“Big Little Lies” is a new murder-mystery from HBO. The mini-series takes place in the ultra-rich town of Monterey, California, where gossip and familial competition reign supreme. Through flashback, we try to piece together the murder of somebody at a posh fundraiser. This series is a must watch because we do not know who the murderer, or the victim is. It is a wholly original narrative that is shot at a kinetic pace.
Sunday night’s episode of Big Little Lies, entitled “Once Bitten,” marks the halfway point of the first season, and continues to ratchet up the show’s emotional and investigative drama.
The unspoken pain within the main trio of women is beginning to bubble to the surface as sex, drugs and guns are in full effect this episode. The episode revolves around a new revelation that Renata Klein’s (Laura Dern) daughter has been bitten by someone in her class, and Ziggy is the immediate scapegoat. Renata flies off the handle and is unable to see the culprit as anyone besides the new, fatherless student. It is starting to look like the search for Anabella’s bully is being equated with the murder investigation, as each is based on unfounded info and town gossip. My guess for the culprit of the bite is the Wright kids (Nichole Kidman’s kids). They have been too perfect so far, and the violent tendencies of their father must have an effect on them.
The three main characters, Madeline, Celeste and Jane, spent most of the episode dealing with their troubled pasts.
With the added stress of Ziggy’s school trouble, Jane (Shailene Woodley) takes a solo, weed-infused trip to confront her former attacker. The meeting did not go as planned, but let me digress to talk about the stash of Js Jane keeps in her car. How much time does she spend pre-rolling Js? That tin can was not smell proof, how does she keep the smell from her 1st grade son? Lots of questions, no answers. Jane’s psyche seems to be deteriorating as the season progresses, as the trauma of her rape is clearly affecting her mental capacities.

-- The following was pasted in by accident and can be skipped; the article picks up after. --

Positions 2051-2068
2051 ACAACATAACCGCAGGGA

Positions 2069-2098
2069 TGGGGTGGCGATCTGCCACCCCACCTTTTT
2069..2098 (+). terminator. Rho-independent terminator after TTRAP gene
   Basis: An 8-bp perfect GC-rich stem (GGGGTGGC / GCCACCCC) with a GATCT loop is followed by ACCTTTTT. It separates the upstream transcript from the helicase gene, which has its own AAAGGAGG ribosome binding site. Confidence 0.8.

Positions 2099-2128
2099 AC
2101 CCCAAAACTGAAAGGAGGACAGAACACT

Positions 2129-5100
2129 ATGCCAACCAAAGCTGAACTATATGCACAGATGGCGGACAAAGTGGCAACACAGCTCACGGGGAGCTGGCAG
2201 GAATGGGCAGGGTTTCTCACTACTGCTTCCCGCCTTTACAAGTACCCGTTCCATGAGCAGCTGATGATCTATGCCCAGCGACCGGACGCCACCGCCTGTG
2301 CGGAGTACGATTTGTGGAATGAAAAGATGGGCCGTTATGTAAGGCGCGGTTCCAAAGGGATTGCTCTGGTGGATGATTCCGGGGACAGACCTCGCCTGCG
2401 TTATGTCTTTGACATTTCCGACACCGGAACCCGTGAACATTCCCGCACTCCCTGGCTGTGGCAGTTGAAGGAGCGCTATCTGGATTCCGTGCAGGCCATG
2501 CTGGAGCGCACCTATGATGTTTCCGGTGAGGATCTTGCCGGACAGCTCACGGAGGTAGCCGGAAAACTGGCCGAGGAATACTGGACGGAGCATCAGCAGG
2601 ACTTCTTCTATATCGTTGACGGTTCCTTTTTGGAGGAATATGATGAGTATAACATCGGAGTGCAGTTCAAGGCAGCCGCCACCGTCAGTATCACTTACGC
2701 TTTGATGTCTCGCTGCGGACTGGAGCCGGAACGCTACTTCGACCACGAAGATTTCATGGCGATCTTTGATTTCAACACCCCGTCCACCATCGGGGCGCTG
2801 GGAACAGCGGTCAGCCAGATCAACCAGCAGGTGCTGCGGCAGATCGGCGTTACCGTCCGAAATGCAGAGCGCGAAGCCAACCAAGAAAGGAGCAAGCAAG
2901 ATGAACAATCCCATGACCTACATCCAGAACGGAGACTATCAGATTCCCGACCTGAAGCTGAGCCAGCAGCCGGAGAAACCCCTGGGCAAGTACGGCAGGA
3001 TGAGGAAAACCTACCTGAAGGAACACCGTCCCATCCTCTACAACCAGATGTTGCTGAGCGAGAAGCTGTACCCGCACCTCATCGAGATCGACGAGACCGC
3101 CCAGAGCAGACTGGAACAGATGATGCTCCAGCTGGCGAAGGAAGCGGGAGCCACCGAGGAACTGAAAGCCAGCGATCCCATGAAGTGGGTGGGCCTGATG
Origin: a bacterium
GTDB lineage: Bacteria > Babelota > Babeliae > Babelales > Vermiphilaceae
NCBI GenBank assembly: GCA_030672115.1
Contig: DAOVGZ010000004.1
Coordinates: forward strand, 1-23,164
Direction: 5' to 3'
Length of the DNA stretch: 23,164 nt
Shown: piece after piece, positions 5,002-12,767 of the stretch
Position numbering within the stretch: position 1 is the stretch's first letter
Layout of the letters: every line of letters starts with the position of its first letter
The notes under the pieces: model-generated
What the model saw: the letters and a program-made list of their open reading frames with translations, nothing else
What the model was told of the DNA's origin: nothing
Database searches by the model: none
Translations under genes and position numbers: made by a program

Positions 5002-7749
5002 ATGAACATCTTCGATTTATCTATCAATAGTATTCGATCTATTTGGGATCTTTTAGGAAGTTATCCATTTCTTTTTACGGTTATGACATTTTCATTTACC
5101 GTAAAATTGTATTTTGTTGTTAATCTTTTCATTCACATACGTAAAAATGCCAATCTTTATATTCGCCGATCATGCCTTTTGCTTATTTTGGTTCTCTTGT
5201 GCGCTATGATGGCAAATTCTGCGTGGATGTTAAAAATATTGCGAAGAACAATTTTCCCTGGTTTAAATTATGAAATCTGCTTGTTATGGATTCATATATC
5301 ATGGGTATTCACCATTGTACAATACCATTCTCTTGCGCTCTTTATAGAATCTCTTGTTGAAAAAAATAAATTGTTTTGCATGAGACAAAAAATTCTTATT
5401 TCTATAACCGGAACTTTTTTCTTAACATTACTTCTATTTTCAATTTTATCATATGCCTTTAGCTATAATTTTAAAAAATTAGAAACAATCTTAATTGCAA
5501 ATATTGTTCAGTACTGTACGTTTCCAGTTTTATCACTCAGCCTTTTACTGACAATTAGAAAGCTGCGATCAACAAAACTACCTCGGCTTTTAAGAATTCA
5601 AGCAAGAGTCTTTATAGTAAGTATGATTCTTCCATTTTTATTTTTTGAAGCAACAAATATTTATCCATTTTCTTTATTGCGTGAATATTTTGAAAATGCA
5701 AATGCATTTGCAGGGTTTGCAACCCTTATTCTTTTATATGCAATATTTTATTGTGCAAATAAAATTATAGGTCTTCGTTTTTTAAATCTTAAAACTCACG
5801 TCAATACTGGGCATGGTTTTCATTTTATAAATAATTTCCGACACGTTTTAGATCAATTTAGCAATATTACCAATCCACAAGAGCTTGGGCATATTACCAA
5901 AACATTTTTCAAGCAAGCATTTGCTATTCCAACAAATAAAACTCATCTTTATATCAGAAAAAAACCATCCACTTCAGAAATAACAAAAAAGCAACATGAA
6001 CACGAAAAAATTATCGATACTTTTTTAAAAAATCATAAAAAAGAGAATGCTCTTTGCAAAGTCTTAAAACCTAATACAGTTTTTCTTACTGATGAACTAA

Madeline, fresh off of the Mayor green-lighting her risqué stage production, tries to deal with the repercussions of her affair with the play’s director, Joseph Bachman. She is troubled emotionally and sexually, as her husband cannot match the personal connection she has with Joseph or the sexual exploits of Celeste.
Celeste dominated last night’s show. Her attempts to suppress the anxiety caused by her abusing husband are beginning to wear off, and this dynamic culminates in the episode’s best scene, between Celeste and her shrink. The tension in this scene is as palpable as the calm of the psychiatrist, contrasted with the clearly shook expression on Celeste’s face. She is dying to scream about her husband’s violent behavior, but she keeps it in, and Kidman plays this very well. Her victim blaming, and fear of losing her family, are all on display, and I am pitying her character more and more.
The scene with the shrink reveals that Perry Wright (Calvin Klein model and vampire-in-training Alexander Skarsgård), after cleaning up the room full of toys, dumped the bin of toys on Celeste’s head and followed it up with some good old fashion angry fight-sex. This speaks to the strongest quality of “Big Little Lies,” which is its control of information. The toy scene takes on a much darker, abusive light after we learn the information in the shrink’s office. We are also given the information rapidly and then it’s gone, almost like Celeste is blocking out the memory. Control of information, and its dissemination is key to the brilliant conceit of the show: a murder mysterywhere we do not know the murderer or the victim. This choice has kept me guessing at every turn, as every character could be in danger or a murderer. I’ve never heard of a murder mystery told this way, and “Big Little Lies” is all the better because of it.
“Big Little Lies” airs on Sunday nights at 9 p.m.
Victim- Madeline Mackenzie
Murderer- Ed Mackenzie
Bully- The Wright Twins
Teddy Craven is a campus correspondent for The Daily Campus. He can be reached via email at email@example.com.